In “At the Origins of Christian Apologetic Literature: The Politics of Patronage in Hadrianic Athens”, William Rutherford mainly focuses on Hadrian’s religious performances and public acts of munificence toward Athens, in search for possible reasons for the emperor’s special favors to the city. He suggests that as the seat of the Panhellenion, Athens assumed a central role in the emperor’s program of uniting Roman West with Greek East. He also mentions that his patronage of Athens served as an intertext for Aristides’s Apology which he shows was a work of political theology, thereby suggesting a similarity between the political ideology of the emperor’s benefactions and that of the argument of Aristides’s work. As all political theologians of early church history from the Apostle Paul down to Eusebius of Caesarea present similar Stoic outlooks derived from their Greco-Roman pagan counterparts, Rutherford’s construction is persuasive.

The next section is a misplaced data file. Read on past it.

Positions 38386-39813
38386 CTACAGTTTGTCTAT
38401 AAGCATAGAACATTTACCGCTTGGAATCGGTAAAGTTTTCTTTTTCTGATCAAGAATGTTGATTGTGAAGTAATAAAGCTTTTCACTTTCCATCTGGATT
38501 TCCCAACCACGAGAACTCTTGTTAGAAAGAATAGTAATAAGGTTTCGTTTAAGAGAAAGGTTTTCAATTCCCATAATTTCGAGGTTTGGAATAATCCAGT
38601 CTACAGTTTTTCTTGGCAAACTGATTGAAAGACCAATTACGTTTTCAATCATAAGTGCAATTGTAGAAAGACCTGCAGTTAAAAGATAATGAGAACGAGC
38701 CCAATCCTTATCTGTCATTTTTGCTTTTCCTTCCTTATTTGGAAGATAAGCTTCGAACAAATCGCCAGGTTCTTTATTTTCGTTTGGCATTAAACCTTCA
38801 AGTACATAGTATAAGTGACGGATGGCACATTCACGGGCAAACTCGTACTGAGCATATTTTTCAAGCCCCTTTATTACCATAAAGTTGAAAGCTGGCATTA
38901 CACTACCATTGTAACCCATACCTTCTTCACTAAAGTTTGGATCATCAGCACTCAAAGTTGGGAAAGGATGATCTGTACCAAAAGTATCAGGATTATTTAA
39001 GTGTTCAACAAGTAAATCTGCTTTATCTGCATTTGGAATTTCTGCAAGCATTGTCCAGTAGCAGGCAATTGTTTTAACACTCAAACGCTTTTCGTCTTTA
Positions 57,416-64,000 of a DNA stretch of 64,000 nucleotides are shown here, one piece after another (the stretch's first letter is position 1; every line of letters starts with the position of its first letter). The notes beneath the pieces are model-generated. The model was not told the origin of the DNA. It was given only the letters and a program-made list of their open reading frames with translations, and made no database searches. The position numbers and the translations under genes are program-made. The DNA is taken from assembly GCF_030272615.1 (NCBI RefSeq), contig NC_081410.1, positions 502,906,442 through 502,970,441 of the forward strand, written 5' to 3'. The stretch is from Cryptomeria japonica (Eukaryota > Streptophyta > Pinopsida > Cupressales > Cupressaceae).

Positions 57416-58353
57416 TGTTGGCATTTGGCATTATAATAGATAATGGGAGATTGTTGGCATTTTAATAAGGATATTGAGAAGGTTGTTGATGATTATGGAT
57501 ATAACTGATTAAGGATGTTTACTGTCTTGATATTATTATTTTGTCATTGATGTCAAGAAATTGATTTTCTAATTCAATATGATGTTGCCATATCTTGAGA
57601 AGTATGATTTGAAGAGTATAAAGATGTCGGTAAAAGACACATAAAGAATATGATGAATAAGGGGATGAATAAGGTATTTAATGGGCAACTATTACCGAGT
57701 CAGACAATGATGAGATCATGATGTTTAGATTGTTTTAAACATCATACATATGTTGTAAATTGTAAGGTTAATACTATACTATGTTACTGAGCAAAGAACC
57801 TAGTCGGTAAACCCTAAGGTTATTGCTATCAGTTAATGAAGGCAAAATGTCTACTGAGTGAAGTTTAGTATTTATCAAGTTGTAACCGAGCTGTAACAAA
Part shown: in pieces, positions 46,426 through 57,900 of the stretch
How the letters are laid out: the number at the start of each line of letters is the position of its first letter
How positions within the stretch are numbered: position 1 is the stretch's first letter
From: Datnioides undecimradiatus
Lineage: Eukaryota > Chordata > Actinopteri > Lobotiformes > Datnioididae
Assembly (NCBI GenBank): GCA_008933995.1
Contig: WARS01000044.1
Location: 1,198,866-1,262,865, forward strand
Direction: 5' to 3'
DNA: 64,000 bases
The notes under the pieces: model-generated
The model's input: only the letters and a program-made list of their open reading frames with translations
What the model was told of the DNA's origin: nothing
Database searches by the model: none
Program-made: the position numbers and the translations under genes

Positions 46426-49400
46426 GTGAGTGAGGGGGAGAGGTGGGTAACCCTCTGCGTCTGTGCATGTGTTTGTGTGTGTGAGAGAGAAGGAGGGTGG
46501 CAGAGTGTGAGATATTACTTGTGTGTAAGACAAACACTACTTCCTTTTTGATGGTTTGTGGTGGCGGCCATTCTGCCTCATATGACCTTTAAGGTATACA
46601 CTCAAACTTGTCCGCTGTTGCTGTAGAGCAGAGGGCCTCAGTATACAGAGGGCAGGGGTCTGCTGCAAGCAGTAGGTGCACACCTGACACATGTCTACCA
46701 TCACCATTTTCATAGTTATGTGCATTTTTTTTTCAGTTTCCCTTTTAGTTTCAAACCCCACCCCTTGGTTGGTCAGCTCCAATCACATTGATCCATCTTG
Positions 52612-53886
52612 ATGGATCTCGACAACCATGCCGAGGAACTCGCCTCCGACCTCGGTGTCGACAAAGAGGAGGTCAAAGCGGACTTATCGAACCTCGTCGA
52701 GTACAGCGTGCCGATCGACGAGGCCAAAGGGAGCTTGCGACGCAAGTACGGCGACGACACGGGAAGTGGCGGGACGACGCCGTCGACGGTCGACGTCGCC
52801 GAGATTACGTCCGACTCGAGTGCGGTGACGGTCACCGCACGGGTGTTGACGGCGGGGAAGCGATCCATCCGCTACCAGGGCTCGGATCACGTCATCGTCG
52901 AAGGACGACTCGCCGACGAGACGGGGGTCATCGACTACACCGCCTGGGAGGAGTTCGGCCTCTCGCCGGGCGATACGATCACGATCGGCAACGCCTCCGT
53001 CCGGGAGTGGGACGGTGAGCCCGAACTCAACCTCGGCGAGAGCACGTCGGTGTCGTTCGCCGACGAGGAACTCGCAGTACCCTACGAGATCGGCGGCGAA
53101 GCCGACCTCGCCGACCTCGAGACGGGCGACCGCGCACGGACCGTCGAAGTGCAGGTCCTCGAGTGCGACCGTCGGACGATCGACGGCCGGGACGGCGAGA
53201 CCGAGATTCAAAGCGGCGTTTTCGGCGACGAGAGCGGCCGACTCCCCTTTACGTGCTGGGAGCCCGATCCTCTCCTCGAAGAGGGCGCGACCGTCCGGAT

In “One Grave, Two Women, One Men: Complicating Family Life at Colossae”, the editor of the volume Alan H. Cadwallader attempts to identify the possible audience of Paul’s instructions for maintaining the Roman nuclear family relations in his letter to Colosseans (3:18-25) by exploring the indications of family and household at Colossae derived from the epigraphy and reliefs of funerary stones and monuments. He suggests that an analysis of several epitaphs and funerary monuments reveals a rather “variegated scene of households and differentiated family structures and that none of the epitaphs fits the form implied in the code in the letter.” Cadwallader argues that if these epitaphs are a representative sample of Colossian society, then perhaps the code had little to do with the membership of the Colossian congregation and suggests that possibly the letter had another audience, fictive or otherwise, in view. The essay is well-written with an impressive interpretation of the material evidence even if the evidence unearthed to date is insufficient to reach a reliable construction of the Colossian society.